Deal is agreed to turn Saxmundham police station into community hub

A project to turn a town’s police station into a community hub has taken a huge step forward with the agreement of a deal to buy the building.

Saxmundham Town Council has been negotiating for the past few months with Suffolk Constabulary over the sale of the property – and the police have now accepted the council’s offer of £190,000.

Depending on how quickly the contract is completed and the refurbishment of the building in Station Approach takes place, the police may negotiate to rent part of the premises for a short while as a base for officers working in the area before their expected move to a joint share with the fire service.

Town councillors first decided to buy the police station after plans were submitted to demolish the building and replace it with four new houses.

With land in the town centre being swallowed up for housing and few sites left available for the development of community facilities, it was felt the building should be saved or the missed opportunity would be regretted.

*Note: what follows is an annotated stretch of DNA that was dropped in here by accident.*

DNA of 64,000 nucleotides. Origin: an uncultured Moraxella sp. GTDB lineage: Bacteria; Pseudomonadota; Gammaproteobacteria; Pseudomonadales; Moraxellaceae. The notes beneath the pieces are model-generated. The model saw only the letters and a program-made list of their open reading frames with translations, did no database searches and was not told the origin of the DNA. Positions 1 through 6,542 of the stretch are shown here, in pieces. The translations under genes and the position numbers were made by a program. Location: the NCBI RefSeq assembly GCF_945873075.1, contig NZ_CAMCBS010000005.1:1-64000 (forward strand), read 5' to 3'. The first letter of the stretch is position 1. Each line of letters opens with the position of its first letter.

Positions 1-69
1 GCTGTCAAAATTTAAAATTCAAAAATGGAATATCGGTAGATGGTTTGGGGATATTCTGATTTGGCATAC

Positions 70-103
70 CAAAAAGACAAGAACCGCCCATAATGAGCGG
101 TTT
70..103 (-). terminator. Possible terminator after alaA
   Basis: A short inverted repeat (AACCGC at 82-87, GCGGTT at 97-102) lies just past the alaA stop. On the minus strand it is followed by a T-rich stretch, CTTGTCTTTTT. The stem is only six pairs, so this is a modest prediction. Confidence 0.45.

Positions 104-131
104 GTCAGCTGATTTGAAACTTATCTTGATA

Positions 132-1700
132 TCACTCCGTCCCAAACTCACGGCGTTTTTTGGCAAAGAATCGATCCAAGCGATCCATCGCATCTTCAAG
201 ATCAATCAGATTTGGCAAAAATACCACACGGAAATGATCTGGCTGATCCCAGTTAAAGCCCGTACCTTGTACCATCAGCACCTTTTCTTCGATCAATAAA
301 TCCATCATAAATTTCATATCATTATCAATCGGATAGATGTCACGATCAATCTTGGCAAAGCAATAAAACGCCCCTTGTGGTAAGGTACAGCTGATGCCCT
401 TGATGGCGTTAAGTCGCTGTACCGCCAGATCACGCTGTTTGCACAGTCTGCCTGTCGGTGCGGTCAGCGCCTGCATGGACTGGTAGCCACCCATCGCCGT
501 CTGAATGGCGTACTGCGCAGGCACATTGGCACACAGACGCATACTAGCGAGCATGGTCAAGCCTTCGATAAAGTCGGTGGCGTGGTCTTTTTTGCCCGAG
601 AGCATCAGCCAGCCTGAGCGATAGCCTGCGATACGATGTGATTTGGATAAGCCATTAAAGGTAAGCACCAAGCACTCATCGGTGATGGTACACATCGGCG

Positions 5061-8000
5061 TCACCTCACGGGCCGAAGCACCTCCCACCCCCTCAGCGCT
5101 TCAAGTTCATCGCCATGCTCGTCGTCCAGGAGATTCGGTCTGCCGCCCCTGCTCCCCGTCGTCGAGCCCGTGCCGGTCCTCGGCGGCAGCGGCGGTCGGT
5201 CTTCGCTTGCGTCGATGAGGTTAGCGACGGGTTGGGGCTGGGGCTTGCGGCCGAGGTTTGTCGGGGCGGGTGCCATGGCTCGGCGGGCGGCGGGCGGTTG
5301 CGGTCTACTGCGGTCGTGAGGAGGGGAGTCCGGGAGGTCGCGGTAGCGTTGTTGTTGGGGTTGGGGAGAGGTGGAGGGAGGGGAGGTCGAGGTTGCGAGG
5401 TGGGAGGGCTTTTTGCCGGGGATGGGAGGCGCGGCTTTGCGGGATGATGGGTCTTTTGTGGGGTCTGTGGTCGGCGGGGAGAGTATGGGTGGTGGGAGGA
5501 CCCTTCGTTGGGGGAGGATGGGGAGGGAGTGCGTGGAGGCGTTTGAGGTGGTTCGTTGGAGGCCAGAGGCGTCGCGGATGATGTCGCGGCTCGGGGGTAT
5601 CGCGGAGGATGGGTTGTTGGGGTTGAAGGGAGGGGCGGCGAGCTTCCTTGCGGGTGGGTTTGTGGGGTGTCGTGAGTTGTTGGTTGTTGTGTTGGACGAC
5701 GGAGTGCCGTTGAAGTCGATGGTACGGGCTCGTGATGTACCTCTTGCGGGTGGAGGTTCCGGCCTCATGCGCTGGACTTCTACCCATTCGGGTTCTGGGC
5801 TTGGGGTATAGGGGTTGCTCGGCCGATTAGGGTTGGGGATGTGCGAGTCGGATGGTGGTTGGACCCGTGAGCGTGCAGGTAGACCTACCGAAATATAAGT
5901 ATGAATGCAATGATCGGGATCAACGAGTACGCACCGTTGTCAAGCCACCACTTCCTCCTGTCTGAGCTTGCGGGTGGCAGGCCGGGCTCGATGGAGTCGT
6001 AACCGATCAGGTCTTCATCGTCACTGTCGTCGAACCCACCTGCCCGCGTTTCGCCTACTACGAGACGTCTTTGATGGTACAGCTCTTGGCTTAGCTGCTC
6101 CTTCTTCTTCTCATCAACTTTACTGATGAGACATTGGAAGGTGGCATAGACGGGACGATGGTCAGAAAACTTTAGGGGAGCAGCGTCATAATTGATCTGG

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After deciding to have the building listed as a community asset, an approach was made to the police who were immediately happy to open negotiations and withdrew the planning application.

It was suggested the building could be used for a youth hub, but latest proposals envisage better offices for the town council, a meeting place for groups, exhibitions and seminars, and an information centre – housing organisations such as the CAB – for the public, which would be an asset for the whole town.

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Town council chairman Roger Plant said: “It’s now up to us to make sure this is a worthwhile venture.

“The only issue left to settle is how long it will take the police to have their new accommodation at the fire station ready but we will negotiate that separately. It might be ready by the time we complete the purchase or we will lease back to them some of the property until they move out.”

He said little work would be needed to make the building immediately useable.

He said: “It might not be as we eventually want it but we can move in and then we can carry out the refurbishment after that.

“We have already set aside the money needed for renovation and maintenance.”

The council has agreed to take out a loan of £250,000 from the Public Works Loan Board to make the purchase and pay for the renovation and conversion – expected to cost around £50,000 – and was keen to secure the deal as the board’s offer was due to expire this spring.

It has allocated £25,000 a year in its budget to finance the loan and will pay it back over 12 years or 25 years.

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